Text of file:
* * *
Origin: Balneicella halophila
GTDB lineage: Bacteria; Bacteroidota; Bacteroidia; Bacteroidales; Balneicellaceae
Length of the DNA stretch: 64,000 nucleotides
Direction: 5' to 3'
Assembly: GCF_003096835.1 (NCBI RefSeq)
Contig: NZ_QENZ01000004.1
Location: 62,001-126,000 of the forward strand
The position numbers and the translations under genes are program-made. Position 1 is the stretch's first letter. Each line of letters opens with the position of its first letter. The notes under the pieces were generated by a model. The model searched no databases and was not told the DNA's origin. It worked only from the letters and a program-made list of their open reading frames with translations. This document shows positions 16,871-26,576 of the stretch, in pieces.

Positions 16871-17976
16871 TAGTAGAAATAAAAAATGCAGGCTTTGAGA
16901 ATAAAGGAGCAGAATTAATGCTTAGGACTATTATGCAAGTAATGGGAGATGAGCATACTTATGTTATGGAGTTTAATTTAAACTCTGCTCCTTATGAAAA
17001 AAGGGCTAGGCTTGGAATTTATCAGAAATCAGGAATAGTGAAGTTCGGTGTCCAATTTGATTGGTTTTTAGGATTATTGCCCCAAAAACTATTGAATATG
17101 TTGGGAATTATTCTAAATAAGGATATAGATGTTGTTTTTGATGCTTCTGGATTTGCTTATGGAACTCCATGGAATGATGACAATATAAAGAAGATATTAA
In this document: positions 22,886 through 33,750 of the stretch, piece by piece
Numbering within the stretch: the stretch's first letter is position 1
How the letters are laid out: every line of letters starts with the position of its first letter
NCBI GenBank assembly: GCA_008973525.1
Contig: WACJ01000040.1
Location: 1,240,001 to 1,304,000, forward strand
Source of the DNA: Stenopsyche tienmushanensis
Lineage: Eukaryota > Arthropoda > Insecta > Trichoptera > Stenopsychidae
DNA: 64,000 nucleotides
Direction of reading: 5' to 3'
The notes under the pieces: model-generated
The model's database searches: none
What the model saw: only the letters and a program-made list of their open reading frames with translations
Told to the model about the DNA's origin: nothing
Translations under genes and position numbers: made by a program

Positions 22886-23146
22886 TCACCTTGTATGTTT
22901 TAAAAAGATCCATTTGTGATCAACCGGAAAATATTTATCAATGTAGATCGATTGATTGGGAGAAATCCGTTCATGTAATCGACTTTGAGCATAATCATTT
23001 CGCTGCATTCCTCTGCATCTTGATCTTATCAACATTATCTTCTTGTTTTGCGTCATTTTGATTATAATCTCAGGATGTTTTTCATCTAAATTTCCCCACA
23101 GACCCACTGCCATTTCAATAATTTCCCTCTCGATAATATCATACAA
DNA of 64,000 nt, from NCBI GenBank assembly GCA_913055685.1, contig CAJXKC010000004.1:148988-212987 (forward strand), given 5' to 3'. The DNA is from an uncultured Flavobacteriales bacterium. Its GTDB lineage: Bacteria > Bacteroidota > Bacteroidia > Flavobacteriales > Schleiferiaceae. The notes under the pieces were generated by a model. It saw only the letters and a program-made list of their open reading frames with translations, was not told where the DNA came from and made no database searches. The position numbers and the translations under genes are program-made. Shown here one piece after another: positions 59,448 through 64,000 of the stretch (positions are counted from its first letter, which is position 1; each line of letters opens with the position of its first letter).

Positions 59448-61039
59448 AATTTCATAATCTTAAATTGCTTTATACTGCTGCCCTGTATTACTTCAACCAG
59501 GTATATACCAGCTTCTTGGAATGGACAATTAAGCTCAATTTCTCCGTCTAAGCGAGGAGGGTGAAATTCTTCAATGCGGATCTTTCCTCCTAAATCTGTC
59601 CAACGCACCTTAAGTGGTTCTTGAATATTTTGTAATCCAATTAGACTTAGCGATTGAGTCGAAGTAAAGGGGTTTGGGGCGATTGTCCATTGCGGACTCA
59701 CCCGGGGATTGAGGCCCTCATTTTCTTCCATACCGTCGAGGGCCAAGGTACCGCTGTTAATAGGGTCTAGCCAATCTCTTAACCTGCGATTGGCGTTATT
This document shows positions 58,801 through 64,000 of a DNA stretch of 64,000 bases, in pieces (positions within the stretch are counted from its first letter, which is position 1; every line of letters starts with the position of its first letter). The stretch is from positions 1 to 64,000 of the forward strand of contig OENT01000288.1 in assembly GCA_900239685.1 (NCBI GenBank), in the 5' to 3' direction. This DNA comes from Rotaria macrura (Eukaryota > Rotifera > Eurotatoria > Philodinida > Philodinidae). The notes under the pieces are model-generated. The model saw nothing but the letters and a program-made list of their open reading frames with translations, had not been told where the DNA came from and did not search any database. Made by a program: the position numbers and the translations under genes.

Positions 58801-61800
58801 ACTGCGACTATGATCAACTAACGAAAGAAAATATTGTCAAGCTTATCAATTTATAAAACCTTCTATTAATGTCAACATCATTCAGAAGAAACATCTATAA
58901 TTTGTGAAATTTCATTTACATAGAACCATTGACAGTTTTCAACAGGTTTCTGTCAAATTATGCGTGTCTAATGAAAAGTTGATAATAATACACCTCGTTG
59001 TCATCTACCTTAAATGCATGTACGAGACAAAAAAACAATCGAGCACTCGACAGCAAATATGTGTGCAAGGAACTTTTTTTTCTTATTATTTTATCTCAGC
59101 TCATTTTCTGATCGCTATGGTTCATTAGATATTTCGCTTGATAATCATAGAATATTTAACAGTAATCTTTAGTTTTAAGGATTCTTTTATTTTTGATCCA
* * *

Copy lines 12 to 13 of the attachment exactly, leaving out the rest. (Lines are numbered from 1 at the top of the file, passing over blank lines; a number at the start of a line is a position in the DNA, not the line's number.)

17001 AAGGGCTAGGCTTGGAATTTATCAGAAATCAGGAATAGTGAAGTTCGGTGTCCAATTTGATTGGTTTTTAGGATTATTGCCCCAAAAACTATTGAATATG
17101 TTGGGAATTATTCTAAATAAGGATATAGATGTTGTTTTTGATGCTTCTGGATTTGCTTATGGAACTCCATGGAATGATGACAATATAAAGAAGATATTAA